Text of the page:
Pancreatic Cancer Can Run but Not Hide
News Jun 13, 2012
A study published this week in Cancer Cell from the Perelman School of Medicine and the Abramson Cancer Center at the University of Pennsylvania describes how pancreatic cancer cells produce a protein that attracts immune cells and tricks them into helping cancer cells grow. Blocking the protein may also prove to be a new way to treat pancreatic cancer.
Pancreatic cancer is one of the most deadly types of cancer, mostly due to its aggressiveness and its ability to suppress the cancer-fighting properties of the immune system. Most pancreatic cancer cells contain a mutation in the KRAS gene. The Penn team looked to see how mutated KRAS proteins give pancreatic cancer its distinguishing properties. A group from New York University School of Medicine led by Dafna Bar-Sagi took a complementary approach and reported its findings in another manuscript also published this week in Cancer Cell.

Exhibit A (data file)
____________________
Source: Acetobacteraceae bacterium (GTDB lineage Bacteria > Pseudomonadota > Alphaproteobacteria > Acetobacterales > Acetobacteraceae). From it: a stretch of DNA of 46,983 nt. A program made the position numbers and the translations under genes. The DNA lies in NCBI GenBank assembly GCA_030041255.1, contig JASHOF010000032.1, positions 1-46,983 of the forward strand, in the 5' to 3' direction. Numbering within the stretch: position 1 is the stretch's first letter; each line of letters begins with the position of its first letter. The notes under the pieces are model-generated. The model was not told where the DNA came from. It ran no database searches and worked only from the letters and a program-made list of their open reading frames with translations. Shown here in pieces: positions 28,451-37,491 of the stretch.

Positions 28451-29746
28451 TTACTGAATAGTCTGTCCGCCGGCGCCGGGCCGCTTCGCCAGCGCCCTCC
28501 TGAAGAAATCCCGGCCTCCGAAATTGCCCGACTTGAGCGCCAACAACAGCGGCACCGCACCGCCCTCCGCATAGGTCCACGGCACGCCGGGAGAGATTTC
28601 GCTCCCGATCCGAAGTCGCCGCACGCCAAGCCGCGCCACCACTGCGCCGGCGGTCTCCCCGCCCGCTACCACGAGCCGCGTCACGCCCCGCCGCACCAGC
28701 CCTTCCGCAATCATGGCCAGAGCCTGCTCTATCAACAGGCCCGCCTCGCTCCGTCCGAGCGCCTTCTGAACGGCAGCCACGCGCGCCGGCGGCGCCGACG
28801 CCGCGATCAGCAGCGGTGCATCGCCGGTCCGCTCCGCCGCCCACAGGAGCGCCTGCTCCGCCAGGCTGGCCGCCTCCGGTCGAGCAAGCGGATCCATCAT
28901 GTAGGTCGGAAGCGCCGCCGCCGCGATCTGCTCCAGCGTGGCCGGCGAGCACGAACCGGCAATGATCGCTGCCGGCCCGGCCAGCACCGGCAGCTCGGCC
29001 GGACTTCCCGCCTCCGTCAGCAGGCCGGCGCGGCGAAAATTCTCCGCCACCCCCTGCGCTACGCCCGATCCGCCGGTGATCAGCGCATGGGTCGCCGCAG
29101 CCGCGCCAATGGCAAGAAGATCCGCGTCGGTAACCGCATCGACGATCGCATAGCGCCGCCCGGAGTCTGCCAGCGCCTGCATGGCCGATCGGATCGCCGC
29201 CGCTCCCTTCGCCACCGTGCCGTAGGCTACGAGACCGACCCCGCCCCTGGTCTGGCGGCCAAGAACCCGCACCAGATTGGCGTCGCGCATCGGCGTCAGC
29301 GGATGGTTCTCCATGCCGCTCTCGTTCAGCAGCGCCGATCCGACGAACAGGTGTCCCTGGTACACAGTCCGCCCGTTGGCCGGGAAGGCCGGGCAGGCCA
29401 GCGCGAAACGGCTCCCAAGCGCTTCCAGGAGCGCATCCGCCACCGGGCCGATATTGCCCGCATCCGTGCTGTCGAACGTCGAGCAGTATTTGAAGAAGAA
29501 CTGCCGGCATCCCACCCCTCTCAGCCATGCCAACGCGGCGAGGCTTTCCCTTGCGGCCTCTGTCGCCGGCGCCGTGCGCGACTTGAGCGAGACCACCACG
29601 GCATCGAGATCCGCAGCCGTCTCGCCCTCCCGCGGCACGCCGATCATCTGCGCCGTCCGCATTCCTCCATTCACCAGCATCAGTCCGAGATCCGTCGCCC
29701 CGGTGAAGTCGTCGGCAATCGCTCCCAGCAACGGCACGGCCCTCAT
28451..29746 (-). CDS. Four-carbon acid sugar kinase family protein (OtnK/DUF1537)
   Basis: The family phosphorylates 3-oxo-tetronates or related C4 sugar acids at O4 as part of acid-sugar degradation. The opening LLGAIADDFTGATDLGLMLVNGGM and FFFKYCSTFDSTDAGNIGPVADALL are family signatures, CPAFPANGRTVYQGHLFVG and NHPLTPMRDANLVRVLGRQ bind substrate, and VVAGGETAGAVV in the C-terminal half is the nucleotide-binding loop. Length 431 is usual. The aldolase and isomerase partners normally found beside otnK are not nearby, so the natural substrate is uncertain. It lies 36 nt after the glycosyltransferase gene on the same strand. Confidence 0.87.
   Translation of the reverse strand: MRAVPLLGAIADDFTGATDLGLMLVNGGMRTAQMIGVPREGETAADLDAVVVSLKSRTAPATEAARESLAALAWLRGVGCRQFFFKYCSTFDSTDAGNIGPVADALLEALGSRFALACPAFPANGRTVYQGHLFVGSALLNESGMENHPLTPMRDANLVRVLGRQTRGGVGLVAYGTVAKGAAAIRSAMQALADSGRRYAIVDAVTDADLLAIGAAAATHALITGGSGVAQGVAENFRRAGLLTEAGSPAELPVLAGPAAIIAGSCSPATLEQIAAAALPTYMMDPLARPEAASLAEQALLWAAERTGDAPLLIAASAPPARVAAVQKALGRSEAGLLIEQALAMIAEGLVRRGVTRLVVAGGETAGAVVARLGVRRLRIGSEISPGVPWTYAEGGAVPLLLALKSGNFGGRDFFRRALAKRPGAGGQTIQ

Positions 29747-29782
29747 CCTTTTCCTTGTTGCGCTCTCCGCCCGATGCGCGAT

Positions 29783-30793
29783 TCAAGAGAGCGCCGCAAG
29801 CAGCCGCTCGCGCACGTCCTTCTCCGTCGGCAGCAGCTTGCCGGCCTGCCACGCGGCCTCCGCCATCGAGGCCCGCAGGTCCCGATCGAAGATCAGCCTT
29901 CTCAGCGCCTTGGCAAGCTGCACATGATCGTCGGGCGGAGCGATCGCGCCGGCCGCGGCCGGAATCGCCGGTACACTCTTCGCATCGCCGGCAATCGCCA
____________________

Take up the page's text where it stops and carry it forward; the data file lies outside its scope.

"Both our group and the group from NYU have discovered a critical way in which pancreatic tumor cells cripple the immune system. From very early on, tumor cells produce a molecule that drives inflammatory cells to cloak the tumor and prevent other immune cells from killing the cancer," says Penn's senior author Robert Vonderheide, MD, DPhil, associate professor of Medicine and associate investigator in the Abramson Family Cancer Research Institute. "We found that simply disabling the ability of tumors to make this molecule leads to a house-of-cards effect that resulted in massive tumor death in experimental models."
Most notorious about tumors of the pancreas is the dense network surrounding the tumor that suppresses the immune system from killing the cancer. "We have long wondered: Why would pancreatic cancer cells go to such great lengths to suppress the immune system if the immune system did not hold the power to kill the cancer cells? Our findings demonstrate that if these suppression mechanisms are disabled, pancreatic cancer cells can be killed by the immune system," says Vonderheide.
In treating inflammatory bowel disease (IBD), physicians can have a hard time telling which newly diagnosed patients have a high risk of severe inflammation or what therapies will be most effective. Now researchers report finding an epigenetic signature in patient cells that appears to predict inflammation risk in a serious type of IBD called Crohn’s disease.